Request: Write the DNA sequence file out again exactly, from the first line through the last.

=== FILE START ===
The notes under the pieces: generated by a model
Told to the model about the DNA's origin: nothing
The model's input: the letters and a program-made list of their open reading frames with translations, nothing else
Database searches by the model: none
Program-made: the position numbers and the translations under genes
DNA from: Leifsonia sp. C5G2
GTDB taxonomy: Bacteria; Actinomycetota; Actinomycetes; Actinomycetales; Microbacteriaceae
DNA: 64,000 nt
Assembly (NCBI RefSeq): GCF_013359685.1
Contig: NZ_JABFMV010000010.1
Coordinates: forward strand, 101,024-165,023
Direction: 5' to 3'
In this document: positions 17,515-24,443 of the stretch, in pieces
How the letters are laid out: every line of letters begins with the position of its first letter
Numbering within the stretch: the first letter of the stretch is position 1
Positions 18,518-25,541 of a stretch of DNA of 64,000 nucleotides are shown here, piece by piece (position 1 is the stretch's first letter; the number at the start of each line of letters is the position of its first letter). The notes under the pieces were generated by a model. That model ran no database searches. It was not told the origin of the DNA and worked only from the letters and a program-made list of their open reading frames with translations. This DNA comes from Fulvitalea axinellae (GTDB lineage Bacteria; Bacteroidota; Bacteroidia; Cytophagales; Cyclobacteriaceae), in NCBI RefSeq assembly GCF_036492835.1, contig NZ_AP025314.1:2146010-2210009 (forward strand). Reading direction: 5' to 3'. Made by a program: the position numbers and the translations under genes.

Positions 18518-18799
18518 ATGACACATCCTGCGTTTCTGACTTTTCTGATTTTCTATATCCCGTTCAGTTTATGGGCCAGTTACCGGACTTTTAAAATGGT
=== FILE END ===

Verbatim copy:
The notes under the pieces: generated by a model
Told to the model about the DNA's origin: nothing
The model's input: the letters and a program-made list of their open reading frames with translations, nothing else
Database searches by the model: none
Program-made: the position numbers and the translations under genes
DNA from: Leifsonia sp. C5G2
GTDB taxonomy: Bacteria; Actinomycetota; Actinomycetes; Actinomycetales; Microbacteriaceae
DNA: 64,000 nt
Assembly (NCBI RefSeq): GCF_013359685.1
Contig: NZ_JABFMV010000010.1
Coordinates: forward strand, 101,024-165,023
Direction: 5' to 3'
In this document: positions 17,515-24,443 of the stretch, in pieces
How the letters are laid out: every line of letters begins with the position of its first letter
Numbering within the stretch: the first letter of the stretch is position 1
Positions 18,518-25,541 of a stretch of DNA of 64,000 nucleotides are shown here, piece by piece (position 1 is the stretch's first letter; the number at the start of each line of letters is the position of its first letter). The notes under the pieces were generated by a model. That model ran no database searches. It was not told the origin of the DNA and worked only from the letters and a program-made list of their open reading frames with translations. This DNA comes from Fulvitalea axinellae (GTDB lineage Bacteria; Bacteroidota; Bacteroidia; Cytophagales; Cyclobacteriaceae), in NCBI RefSeq assembly GCF_036492835.1, contig NZ_AP025314.1:2146010-2210009 (forward strand). Reading direction: 5' to 3'. Made by a program: the position numbers and the translations under genes.

Positions 18518-18799
18518 ATGACACATCCTGCGTTTCTGACTTTTCTGATTTTCTATATCCCGTTCAGTTTATGGGCCAGTTACCGGACTTTTAAAATGGT